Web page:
Elevated iron levels put Northern Middle School on bottled water
Elevated iron levels put Northern Middle School on bottled water.
In early February, school officials reported a cloudy appearance in the Hagerstown school’s drinking water, prompting testing of the publicly fed system, Washington County Public Schools spokesman Richard Wright said.
An elevated level of iron was found to be the likely culprit, according to Wright.
Wright said that all school water systems were tested this past summer for lead and other materials.
Depending on the condition of the school, some are tested more frequently, he said.
He assured the school community that the facility’s water remains safe to drink, but administrators wanted to go the extra step to ensure quality drinking water before repairs can be made this summer.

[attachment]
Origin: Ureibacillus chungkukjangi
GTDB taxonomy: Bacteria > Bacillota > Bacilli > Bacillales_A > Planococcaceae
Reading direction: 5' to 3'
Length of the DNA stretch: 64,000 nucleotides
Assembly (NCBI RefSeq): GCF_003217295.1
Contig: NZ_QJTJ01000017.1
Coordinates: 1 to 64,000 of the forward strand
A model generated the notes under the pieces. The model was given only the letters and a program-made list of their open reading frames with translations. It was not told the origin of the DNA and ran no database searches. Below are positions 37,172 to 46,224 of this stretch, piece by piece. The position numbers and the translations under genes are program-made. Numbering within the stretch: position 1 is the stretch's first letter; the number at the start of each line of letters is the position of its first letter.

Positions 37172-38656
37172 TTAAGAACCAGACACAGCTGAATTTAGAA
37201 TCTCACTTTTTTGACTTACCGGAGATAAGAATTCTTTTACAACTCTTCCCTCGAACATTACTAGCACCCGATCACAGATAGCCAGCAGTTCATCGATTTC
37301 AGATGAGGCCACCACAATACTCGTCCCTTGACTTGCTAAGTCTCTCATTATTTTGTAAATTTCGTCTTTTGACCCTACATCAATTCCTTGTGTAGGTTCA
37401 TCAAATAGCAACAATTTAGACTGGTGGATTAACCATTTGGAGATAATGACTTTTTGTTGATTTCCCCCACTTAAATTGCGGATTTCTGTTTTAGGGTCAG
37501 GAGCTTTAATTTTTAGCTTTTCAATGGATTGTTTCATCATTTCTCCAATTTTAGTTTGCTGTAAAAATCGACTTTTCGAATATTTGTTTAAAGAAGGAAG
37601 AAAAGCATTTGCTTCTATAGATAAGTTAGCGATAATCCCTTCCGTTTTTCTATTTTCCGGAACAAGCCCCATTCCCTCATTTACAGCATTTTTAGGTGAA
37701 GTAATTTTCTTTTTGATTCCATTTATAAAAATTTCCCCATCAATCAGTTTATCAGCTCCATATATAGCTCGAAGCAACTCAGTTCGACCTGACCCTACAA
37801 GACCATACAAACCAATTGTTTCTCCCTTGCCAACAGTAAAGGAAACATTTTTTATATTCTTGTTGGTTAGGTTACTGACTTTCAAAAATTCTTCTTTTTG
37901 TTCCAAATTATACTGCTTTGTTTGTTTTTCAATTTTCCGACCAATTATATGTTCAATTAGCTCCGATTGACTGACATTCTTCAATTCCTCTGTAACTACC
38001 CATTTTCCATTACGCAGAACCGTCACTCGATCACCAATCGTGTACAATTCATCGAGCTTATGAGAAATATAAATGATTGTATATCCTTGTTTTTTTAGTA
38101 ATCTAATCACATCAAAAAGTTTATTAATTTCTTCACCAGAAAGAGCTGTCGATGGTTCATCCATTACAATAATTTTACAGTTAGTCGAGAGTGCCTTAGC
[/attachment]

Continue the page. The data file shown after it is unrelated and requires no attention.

“We are replacing the main water lines from the street to the school this summer,” Wright said, noting that water mains or other pipes could be contributing to the problem.
The exact scope and cost of the project is not yet known.
Sixth- through eighth-grade enrollment at the school in the city’s North End is about 700 students, plus another 139 staff members, according to the school system website.
A letter was sent out to parents and guardians in February shortly after the water test, sharing information about the findings and the plan to provide bottled water.